Warehouse Dispatch

Warehouse Efficiency: KPIs for an Effective Operation

Posted by Reid Curley on May 16, 2017 8:00:00 AM

shutterstock_605229779.jpgWhen it comes to warehouse efficiency, we often think in loose, global terms. Everybody wants to run a more efficient warehouse, but we rarely think about the calculations that actually make up the warehouse efficiency picture. Boosting your warehouse efficiency requires more than just a vague idea about tightening up sloppy processes. It means deciding on a few Key Performance Indicators (KPIs) that can be measured and tested month after month for effectiveness.


Fulfillment of orders is one of the best ways to look at warehouse efficiency. It can be broken down into several precise metrics that can illuminate how your business is really doing on the ground. For instance:

  • What does your order fulfillment timeline look like? How fast are you turning orders and getting them out the door?
  • What percentage of orders are being successfully fulfilled? That includes getting the orders to the correct customer, on time, with all of the correct items in good condition.
  • What does your order accuracy look like? How many orders are returned for incorrect or damaged items? How many complaints are you receiving for missing items?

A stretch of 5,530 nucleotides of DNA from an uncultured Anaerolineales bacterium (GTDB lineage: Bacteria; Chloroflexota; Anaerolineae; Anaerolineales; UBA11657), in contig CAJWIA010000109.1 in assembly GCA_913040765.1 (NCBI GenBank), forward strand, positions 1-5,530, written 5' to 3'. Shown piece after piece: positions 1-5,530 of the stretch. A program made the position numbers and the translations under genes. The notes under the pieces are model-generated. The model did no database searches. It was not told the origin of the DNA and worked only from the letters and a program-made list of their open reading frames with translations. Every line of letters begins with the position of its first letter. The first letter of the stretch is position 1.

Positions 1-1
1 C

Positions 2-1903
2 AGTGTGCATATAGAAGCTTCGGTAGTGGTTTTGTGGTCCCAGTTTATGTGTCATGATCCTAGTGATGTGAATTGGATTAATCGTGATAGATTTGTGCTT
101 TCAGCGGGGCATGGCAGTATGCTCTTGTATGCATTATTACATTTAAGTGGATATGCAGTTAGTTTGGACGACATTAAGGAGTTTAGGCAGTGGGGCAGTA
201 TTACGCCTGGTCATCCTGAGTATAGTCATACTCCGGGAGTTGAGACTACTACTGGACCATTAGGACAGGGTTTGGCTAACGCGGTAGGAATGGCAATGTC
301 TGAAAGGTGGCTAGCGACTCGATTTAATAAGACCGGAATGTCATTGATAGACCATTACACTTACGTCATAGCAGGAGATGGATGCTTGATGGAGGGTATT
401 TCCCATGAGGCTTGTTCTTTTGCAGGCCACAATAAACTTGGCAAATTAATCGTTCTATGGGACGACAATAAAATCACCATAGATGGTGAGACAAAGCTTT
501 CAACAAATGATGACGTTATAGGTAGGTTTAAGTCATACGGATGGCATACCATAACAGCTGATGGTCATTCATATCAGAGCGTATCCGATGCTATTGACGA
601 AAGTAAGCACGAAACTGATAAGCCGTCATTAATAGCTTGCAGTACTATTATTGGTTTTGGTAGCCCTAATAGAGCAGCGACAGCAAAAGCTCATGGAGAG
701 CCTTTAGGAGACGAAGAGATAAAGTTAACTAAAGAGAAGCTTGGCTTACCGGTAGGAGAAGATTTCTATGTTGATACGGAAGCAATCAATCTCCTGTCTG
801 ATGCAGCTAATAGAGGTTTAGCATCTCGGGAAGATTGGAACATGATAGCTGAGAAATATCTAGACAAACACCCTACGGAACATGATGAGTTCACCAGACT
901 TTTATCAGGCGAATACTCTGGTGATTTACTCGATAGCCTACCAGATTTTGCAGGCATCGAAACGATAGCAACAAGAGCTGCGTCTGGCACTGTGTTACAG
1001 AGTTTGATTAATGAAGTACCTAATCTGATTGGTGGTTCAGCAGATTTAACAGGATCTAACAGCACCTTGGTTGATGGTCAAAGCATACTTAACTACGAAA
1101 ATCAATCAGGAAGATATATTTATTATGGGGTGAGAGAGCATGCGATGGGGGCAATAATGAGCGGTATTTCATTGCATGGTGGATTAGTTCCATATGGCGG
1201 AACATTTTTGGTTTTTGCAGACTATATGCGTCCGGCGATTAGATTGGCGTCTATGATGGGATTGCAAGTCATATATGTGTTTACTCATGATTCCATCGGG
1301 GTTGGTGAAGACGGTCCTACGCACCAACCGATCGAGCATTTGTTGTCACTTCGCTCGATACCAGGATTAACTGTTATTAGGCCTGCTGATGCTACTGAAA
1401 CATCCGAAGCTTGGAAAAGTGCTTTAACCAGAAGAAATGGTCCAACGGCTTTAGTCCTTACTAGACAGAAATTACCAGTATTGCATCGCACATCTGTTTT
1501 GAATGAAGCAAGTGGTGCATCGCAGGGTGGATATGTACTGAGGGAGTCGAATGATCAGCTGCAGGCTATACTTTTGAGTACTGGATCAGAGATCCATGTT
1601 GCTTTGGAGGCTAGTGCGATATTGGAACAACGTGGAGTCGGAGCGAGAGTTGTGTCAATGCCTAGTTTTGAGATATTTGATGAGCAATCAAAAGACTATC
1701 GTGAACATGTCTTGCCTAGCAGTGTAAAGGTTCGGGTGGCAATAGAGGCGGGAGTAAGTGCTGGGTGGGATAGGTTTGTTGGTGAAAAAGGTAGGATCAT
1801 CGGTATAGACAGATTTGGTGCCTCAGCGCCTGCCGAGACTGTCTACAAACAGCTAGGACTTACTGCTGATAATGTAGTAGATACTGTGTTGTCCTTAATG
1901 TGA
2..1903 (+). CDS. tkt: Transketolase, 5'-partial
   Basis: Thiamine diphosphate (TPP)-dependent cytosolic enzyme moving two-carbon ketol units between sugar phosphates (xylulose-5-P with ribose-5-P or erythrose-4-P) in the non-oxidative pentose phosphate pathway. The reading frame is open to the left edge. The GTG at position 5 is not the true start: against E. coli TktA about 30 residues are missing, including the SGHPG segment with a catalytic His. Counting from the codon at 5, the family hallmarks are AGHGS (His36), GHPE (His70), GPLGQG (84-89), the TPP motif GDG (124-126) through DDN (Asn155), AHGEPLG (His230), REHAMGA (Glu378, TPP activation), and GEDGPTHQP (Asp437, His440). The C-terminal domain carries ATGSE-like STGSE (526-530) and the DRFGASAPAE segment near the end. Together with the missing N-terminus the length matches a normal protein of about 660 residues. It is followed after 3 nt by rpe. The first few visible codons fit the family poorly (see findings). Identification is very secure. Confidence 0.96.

Order accuracy is often the place where you will have the greatest opportunity for improvement. Reducing the number of accuracy errors pays greater dividends than almost any other improvement you can make. However, you must be honest with yourself about your current accuracy issues to really take advantage of those gains.

Warehouse Utilization

The other half of the warehouse efficiency puzzle is warehouse and human resource utilization. This can also be broken down into many parts to see how each element affects the bigger picture:

  • Amount of space available vs. space in use
  • Labor availability vs. labor usage
  • Equipment availability vs. equipment usage
  • Amount of waste produced in labor
  • Waste produced by overbuying inventory, damaged inventory, etc.
  • Waste caused by broken equipment, or inappropriate equipment for the task at hand
  • Time lost due to injuries and unsafe working conditions
  • Waste produced by manual processes that could be digitized (paper waste, foot travel, etc.)

Tracking waste and warehouse utilization is harder than just tracking productivity. It requires digging deeper to measure things that aren't necessarily value added indicators at surface level. However, each step you take towards reducing waste and streamlining processes could snowball into a bigger change in overall warehouse efficiency.

These are just some of the KPIs you should be focusing on to effect change within your warehouse. Remember that you need to measure them to get a baseline number, and then make small changes independent of one another to improve results with time. This requires monitoring all of the small details on an ongoing basis and continuing to develop strategies that work.

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Topics: warehouse efficiency

Reid Curley

Written by Reid Curley

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